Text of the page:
Aren’t QR codes a fad?

08/03/2013     8:35AM

One of the most frequent questions I get asked when I’m on the road is “Aren’t QR codes a fad”? This is actually a two-part question: one focuses on quick response codes; the other is, what really is a fad?

Recently, I have been spending a lot of time researching the difference between a fad, a trend, and disruptive innovation/technology. I think it is very important, in this day and age of overwhelming technological outpourings, to be able to recognize the difference between what is a fad and what is a trend. Don't get me wrong, I think that there is value in both and, more importantly, when we identify which is which we can in fact benefit from that knowledge, both personally and professionally.

This research has become the basis for many of my current conversations. As an example, Sappi is currently involved in an extensive research project focusing on the ROI of print in relation to the ROI of alternative media. A perfect example of a trend is at the end of 2004 with the emergence of alternative media many Corporations chose to migrate their communications primarily to online thinking there would be great cost savings by doing so (think the paperless office of Marshall McCluhan). It has taken almost a decade to come to the realization that while the cost entry point for online can be very appealing, the cost of maintenance is quite high and the ROI does not surpass the ROI of print as anticipated. This was a trend.

Since this will be a core concept in many of our conversations I hope you don’t mind I wanted to share with you these definitions that I found to be most useful:

(Fad) is any form of behavior that develops among a large population and is collectively followed with enthusiasm for some period, generally as a result of the behavior’s being perceived as novel in some way.[1] A fad is said to “catch on” when the number of people adopting it begins to increase rapidly. The behavior will normally fade quickly once the perception of novelty is gone.[1]

Though the term trend may be used interchangeably with fad, a fad is generally considered a fleeting behavior whereas a trend is considered to be a behavior that evolves into a relatively permanent change.[3]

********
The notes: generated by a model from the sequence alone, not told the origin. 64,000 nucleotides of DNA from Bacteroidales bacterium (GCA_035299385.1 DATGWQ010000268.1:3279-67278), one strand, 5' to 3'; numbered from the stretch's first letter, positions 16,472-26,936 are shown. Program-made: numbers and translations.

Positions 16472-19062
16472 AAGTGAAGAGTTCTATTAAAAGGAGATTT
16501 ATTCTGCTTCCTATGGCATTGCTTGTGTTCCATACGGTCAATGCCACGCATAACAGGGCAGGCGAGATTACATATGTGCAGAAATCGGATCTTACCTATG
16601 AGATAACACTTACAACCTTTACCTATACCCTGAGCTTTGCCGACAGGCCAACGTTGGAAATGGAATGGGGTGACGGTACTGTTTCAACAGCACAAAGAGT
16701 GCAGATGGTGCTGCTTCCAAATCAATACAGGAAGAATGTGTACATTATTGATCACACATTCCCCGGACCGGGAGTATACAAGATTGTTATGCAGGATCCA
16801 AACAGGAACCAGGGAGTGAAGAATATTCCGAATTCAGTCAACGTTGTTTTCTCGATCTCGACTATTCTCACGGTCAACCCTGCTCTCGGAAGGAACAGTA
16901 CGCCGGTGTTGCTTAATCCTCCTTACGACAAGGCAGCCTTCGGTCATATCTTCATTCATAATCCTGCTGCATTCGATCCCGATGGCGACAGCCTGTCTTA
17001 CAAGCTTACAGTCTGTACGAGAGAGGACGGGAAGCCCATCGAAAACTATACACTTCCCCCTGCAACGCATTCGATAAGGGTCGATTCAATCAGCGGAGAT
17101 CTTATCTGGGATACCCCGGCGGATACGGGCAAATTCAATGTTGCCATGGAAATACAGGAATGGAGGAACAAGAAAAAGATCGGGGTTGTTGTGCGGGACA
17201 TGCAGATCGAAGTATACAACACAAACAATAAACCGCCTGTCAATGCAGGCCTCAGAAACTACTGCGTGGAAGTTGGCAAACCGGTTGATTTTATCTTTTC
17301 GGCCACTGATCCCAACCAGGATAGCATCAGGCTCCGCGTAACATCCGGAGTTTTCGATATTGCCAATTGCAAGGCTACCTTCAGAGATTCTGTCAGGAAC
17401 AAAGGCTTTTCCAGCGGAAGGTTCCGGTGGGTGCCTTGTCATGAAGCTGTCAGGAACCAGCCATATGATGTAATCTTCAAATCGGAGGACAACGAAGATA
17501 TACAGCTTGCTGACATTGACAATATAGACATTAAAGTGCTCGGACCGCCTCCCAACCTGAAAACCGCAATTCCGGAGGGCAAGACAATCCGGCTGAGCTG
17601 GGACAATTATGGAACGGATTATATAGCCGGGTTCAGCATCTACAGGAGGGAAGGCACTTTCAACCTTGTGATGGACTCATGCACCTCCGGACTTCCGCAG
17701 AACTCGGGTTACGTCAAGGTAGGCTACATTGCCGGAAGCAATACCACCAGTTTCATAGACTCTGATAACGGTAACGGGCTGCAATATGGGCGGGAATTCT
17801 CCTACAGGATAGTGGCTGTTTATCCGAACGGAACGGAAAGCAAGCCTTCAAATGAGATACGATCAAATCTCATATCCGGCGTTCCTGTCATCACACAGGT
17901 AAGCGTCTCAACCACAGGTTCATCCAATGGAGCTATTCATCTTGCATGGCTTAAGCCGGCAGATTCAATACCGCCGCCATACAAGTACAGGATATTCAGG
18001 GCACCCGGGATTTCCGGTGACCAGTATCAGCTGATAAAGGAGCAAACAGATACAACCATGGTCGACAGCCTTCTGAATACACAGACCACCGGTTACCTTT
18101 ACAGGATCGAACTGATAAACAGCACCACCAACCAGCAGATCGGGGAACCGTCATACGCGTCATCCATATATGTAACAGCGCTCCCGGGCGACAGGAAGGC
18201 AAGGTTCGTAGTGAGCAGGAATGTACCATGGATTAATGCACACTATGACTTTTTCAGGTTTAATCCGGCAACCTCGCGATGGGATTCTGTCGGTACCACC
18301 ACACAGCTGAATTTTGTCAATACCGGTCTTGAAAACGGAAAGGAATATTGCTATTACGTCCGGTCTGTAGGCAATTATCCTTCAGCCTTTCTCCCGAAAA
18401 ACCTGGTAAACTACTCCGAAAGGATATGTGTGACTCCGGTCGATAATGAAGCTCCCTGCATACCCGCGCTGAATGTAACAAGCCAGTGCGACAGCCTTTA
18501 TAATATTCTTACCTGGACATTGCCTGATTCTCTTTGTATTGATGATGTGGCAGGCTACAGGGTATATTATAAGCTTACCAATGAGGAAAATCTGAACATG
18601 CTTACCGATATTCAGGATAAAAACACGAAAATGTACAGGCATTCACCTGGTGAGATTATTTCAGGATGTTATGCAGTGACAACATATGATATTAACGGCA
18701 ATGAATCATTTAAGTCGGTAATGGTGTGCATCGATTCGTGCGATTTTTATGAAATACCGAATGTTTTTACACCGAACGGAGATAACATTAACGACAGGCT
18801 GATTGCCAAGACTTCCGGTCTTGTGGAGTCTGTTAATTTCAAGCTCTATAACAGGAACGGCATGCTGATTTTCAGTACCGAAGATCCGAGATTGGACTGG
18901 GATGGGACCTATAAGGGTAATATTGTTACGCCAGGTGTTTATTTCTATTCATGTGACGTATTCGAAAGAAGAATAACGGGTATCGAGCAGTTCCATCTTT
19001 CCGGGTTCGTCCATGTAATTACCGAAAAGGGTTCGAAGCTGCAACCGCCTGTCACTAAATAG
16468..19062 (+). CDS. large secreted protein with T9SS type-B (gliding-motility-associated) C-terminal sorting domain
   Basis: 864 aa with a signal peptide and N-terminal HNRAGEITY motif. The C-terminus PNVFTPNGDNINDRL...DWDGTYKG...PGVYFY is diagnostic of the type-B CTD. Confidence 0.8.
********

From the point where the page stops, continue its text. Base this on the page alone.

A (disruptive innovation) is an innovation that helps create a new market and value network, and eventually goes on to disrupt an existing market and value network (over a few years or decades), displacing an earlier technology. The term is used in business and technology literature to describe innovations that improve a product or service in ways that the market does not expect, typically first by designing for a different set of consumers in the new market and later by lowering prices in the existing market.

The term (disruptive technology) has been widely used as a synonym of "disruptive innovation", but the latter is now preferred, because market disruption has been found to be a function usually not of technology itself but rather of its changing application. Sustaining innovations are typically innovations in technology, whereas disruptive innovations change entire markets

The meme, analogous to a gene, was conceived as a “unit of culture” (an idea, belief, pattern of behavior, etc.) which is “hosted” in one or more individual minds, and which can reproduce itself, thereby jumping from mind to mind. Thus what would otherwise be regarded as one individual influencing another to adopt a belief is seen—when adopting the intentional stance[1][2]—as an idea-replicator reproducing itself in a new host. As with genetics, particularly under a Dawkinsian (Richard Dawkins in The Selfish Gene (1976)) interpretation, a meme's success may be due to its contribution to the effectiveness of its host.

Memetics is also notable for sidestepping the traditional concern with the truth of ideas and beliefs. Instead, it is interested in their success.

(wikipedia)

Better understanding the difference between fads, trends, and disruptive technology can be vital to our effectiveness in our sales and marketing strategies. Knowing when to make the proper investment in each can add to the “fun/entertainment factor”, a way to share a communal laugh, to look at a new technology that could enhance how we do what we do, or in fact acknowledge a new disruptive innovation that should in fact be given its true merit and for us to know we need to be prepared for a big change.

Does it make sense?

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Comments

Thank you, Daniel. Great article.

Daniel Dejan